America’s higher education ecosystem faces many challenges. Declining state support, changing enrollment demographics, and increasing costs comprise the abyss into which many higher education leaders stare. Yet, America’s popular understanding of what it means to go to college is deeply mistaken, confusing the debate on how to move things forward and where to invest limited resources. I’ve spent the last 15 years of my life steeped in higher education as a student, university admission officer and elected member of the University of Colorado Board of Regents representing Denver. I’d like to share a sense of where higher education is now and provide an example of a path forward.
Let’s start with getting into college. For the most part, it is easy for a high school graduate to get into a college. Paying for college is the hard part. They do not graduate mostly because they cannot afford to continue or even start their degrees. We should stop stressing so much about students getting into college and instead focus on making college more affordable for them.
But what about getting into a prestigious college? Sure, being perfect, having family wealth, and winning the lottery to get into an elite institution can make a huge difference in an individual’s life. But elite institutions educate a small fraction of America’s students. Despite this, the constant chasing of prestige by university leaders at non-elite schools is a fool’s errand that distorts institutional priorities away from serving the public and towards serving the egos of administrators, alumni and faculty. If there was ever a list of America’s top universities that did not have the usual names at the top, would people believe it? No. As such, many university leaders at everyday institutions trying to clamber up the rankings are playing a game they’ve already lost, while simultaneously hurting their chances to win support from taxpayers.
2019 marked the first time public universities nationally received more funding from tuition than from taxpayers (unfortunately, CU passed this threshold many years ago). Despite this, few university leaders ever cease to brag about how “this year’s freshman class was the most selective and talented ever.” Sounds good, right? But it is just another way of saying, “aren’t we great for denying all these other students”? Legislatures and governors the nation over have caught on and state support for higher education is often the first thing cut when public spending gets curtailed. If university leaders want to get their taxpayers’ support, they need to stop bragging about how shiny their ivory towers are and start talking about how their institutions are engines for middle-class economic mobility.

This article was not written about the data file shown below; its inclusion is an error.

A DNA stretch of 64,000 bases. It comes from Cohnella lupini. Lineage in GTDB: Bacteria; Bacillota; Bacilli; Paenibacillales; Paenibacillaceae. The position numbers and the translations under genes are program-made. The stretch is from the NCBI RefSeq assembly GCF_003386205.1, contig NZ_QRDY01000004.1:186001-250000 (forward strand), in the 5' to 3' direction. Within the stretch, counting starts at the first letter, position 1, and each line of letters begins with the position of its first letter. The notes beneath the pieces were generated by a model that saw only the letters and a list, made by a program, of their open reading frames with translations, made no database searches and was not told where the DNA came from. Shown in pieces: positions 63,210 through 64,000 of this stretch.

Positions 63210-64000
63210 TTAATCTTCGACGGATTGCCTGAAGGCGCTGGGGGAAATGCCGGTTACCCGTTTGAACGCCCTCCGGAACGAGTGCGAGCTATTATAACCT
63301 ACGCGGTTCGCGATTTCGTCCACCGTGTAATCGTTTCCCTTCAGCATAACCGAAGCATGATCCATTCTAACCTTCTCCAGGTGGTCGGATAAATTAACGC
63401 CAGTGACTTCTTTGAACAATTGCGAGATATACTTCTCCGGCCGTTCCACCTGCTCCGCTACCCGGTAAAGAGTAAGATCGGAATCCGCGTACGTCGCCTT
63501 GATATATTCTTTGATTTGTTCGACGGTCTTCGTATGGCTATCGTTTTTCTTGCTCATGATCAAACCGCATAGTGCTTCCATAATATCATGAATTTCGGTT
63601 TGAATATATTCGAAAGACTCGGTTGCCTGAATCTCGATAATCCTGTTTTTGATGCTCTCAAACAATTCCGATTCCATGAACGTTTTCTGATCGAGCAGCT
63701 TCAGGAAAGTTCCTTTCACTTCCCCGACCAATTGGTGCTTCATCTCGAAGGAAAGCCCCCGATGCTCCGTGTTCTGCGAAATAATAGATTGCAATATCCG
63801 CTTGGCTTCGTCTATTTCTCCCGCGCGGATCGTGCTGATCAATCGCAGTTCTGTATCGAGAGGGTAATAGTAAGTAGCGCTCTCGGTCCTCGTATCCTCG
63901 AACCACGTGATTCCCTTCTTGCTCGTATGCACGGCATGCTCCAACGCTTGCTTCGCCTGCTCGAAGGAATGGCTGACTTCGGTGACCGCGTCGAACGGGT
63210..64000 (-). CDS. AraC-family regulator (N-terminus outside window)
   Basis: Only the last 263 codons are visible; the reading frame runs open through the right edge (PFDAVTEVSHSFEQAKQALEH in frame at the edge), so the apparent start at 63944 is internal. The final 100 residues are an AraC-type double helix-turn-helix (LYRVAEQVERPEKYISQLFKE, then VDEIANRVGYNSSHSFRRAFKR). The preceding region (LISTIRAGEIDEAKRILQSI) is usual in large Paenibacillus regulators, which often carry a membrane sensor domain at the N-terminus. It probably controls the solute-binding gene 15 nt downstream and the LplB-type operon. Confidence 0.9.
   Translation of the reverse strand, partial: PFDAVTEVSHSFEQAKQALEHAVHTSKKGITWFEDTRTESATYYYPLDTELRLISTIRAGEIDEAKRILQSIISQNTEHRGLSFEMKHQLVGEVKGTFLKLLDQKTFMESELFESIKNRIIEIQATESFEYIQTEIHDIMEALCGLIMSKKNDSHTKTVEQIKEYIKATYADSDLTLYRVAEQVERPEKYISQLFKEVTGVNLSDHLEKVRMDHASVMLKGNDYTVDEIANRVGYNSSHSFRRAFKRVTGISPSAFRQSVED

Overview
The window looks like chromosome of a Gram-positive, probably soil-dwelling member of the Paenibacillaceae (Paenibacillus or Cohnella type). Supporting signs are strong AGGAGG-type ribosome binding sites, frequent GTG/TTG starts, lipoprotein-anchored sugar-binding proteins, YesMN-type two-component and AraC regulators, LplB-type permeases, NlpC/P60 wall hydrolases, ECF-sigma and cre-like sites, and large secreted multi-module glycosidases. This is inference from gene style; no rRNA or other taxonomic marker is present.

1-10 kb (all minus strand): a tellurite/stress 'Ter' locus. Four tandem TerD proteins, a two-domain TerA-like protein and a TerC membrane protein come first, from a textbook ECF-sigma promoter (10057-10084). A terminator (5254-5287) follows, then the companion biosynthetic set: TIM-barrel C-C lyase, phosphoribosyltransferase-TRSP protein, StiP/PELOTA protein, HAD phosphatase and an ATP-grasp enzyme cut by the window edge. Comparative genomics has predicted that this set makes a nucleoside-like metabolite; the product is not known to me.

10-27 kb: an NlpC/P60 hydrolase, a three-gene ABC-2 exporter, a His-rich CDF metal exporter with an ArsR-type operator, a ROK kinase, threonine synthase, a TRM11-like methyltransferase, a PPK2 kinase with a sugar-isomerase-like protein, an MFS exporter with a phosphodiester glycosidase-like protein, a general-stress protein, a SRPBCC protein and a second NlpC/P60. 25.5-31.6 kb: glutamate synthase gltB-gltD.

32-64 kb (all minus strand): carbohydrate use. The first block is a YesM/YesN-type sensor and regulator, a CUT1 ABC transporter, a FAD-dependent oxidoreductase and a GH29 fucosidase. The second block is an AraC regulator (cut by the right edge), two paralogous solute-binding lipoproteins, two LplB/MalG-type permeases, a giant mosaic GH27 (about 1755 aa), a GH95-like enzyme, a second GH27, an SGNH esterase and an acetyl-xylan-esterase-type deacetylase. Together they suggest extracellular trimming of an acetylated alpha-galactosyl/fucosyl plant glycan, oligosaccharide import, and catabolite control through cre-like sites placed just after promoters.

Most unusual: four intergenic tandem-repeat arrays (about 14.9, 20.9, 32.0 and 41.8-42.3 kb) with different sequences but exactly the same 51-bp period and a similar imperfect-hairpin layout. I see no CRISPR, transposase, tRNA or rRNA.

How about the students on America’s campuses–are they the stereotypical wide-eyed 18-year old coeds? Not anymore. In America today, there are more parents enrolled in college than there are students living on-campus. We need to reframe the conversation around this reality and stop imagining every student’s college experience as one where teenagers freed from the tyranny of mom and dad find themselves amidst the backdrop of a bucolic campus quad.
So where do we go from here? Universities like CU Denver provide a roadmap. With a commitment to access and affordability, CU Denver is one of our state’s most powerful engines of social and economic progress. A new type of college ranking from Georgetown University researchers measures schools for return on investment. Their results show a bachelor’s degree from CU Denver as the second-best value for a four-year degree in the state. And the campus, situated at the heart of our state’s political, social, and financial epicenter is well-positioned to produce talented and experienced graduates for decades to come.
For a university, CU Denver is a very diverse place. International students and students of color comprise over 50% of CU Denver’s undergraduate student body and first-generation students make up 46%. The percentage of Latino/a/x undergraduate students at CU Denver is now 25% and federal designation as a Hispanic Serving Institution is anticipated. The average age of a CU Denver undergraduate student is nearly 24. The campus is already serving today’s modern students and is well-positioned to capitalize on our state’s diversifying demographics. While the campus does ensure admitted students can succeed in college, it does not turn away otherwise qualified applicants out of a drive for prestige.
The CU Denver Promise Grant guarantees students coming from families below the federally established poverty level can attend CU Denver without incurring debt. And despite popular belief that college costs are ballooning, adjusted for inflation, a CU Denver degree is more affordable now than it was in 2016 for families making less than $100,000.
If we want our higher education system to work well for all students and not just traditional wealthy students, we need to all pay more attention to the CU Denver’s of the world. The elite and legacy institutions educate a small fraction of America’s students and have no interest in growing. Yet they consume so much of the popular imagination around what it means to go to college. They are not the answer. Burgeoning schools like CU Denver which are diverse, accessible, affordable, and located in our regional centers of influence provide us with the best opportunity to expand the promise of America’s higher education system.
Jack Kroll is the elected CU Regent from the 1st Congressional district, including Denver